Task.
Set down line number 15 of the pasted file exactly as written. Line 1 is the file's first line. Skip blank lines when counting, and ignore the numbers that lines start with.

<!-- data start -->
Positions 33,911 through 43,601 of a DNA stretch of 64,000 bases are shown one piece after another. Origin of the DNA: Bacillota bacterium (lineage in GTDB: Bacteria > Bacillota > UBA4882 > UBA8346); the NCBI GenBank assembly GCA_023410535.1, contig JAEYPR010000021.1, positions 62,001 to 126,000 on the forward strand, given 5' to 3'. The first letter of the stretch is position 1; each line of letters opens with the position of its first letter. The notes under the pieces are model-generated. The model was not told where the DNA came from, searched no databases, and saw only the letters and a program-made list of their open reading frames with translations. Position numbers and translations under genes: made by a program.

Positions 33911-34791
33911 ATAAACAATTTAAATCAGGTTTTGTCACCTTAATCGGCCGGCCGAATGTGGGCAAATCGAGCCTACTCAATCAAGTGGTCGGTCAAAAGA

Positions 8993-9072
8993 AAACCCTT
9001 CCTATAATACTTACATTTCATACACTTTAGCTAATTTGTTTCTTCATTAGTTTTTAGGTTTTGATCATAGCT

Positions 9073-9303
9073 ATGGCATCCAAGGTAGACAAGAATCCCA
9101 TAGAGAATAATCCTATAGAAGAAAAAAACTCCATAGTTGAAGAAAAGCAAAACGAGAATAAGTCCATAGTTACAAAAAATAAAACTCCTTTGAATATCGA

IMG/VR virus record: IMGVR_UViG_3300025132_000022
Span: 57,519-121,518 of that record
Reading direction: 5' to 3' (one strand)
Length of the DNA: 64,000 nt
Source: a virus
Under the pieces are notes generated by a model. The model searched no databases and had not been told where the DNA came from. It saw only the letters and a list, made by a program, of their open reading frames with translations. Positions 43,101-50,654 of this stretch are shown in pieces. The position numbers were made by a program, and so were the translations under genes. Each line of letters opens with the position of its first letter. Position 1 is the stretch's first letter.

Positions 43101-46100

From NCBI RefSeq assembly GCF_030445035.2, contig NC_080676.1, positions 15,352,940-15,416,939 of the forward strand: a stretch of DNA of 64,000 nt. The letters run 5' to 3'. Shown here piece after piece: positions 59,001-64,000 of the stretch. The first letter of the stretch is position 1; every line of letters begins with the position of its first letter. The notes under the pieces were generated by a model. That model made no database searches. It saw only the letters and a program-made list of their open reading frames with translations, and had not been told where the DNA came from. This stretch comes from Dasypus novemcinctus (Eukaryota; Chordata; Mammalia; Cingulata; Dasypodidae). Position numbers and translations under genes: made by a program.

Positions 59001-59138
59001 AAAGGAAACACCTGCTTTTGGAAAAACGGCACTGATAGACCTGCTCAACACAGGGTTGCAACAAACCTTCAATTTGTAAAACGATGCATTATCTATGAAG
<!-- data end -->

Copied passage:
Under the pieces are notes generated by a model. The model searched no databases and had not been told where the DNA came from. It saw only the letters and a list, made by a program, of their open reading frames with translations. Positions 43,101-50,654 of this stretch are shown in pieces. The position numbers were made by a program, and so were the translations under genes. Each line of letters opens with the position of its first letter. Position 1 is the stretch's first letter.